This project on a unique, heavily-shaded ‘gap’ site between two shopping centres in Shrewsbury Town Centre, sought to gain planning permission for a nine-storey mixed-use residential and office scheme, the design for which had to be sensitive to both flooding issues and the local historical context.
The brief was to maximise the viability of the site whilst ensuring that the layout allowed natural light to penetrate deeply into the scheme. The principle was to first establish a balance between the parts of the site that were unusable for any habitable purpose given existing flooding and light issues.
Once these areas had been determined the design was then modelled to examine the potential forms that would allow sunlight into most of the rest of the spaces.
We chose local materials such as brick and stone which were matched with significant properties within Shrewsbury.
The final form was a double-core of built form which stood at the same height as surrounding properties and resulted in nine storeys of residential and office space with associated car parking.
The site partly floods, and a flood zone was incorporated into the design for this reason. A viewing platform was also created in order to allow part of the medieval town wall of Shrewsbury to be observed from within the site.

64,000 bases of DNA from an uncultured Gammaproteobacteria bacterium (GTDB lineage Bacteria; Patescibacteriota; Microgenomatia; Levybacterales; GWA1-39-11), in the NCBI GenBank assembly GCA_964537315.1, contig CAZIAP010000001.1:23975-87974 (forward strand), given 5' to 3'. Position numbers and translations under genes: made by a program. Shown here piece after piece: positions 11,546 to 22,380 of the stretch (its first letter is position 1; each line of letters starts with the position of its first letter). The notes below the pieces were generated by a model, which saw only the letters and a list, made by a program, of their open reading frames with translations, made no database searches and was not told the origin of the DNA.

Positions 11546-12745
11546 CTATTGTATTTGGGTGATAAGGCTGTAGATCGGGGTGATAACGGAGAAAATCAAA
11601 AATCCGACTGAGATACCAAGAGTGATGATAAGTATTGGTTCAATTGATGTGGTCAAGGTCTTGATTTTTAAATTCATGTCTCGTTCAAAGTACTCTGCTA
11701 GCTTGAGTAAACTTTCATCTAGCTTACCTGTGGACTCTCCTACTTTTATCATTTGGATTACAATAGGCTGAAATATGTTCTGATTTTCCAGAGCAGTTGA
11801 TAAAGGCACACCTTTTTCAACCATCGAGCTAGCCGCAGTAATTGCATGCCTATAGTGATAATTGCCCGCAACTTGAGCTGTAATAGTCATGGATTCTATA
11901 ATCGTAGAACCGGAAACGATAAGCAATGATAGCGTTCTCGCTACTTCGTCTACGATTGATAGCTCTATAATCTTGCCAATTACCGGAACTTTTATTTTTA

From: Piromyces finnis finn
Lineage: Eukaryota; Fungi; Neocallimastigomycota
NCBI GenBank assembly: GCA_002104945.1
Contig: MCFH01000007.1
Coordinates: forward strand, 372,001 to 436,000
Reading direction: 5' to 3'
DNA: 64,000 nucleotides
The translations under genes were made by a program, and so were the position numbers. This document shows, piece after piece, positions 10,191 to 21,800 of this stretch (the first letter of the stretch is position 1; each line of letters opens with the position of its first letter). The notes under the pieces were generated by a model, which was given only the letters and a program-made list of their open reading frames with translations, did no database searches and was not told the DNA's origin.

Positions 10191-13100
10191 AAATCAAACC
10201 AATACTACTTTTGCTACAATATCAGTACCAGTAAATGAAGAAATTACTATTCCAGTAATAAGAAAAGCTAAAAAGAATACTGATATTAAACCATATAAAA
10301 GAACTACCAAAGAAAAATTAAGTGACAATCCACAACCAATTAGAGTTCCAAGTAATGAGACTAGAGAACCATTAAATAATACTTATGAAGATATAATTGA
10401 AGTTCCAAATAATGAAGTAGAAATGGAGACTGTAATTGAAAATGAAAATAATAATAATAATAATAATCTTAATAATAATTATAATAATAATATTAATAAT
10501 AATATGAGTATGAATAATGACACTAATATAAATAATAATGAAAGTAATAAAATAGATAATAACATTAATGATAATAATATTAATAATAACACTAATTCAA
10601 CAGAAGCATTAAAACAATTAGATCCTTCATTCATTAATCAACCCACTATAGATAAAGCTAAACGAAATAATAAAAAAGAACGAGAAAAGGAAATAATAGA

The completed design drew upon the architectural precedents set within the river loop of Shrewsbury and interpreted a contemporary architectural language.
This resulted in the creation of a 40-apartment scheme, with 6 office spaces and a linked walkway between Shrewsbury’s Pride Hill and the Riverside. Sufficient lower level car parking was included to cater to all the uses above it. The design also considered the BigTown Plan for Shrewsbury and looked to address not only the existing local environment but also the anticipated changes to the local context that will arise in future decades.
The resulting design addresses the immediate demands of the site as well as other relevant planning considerations whilst delivering the most viable form of development that could be accommodated in this challenging ‘gap’ site.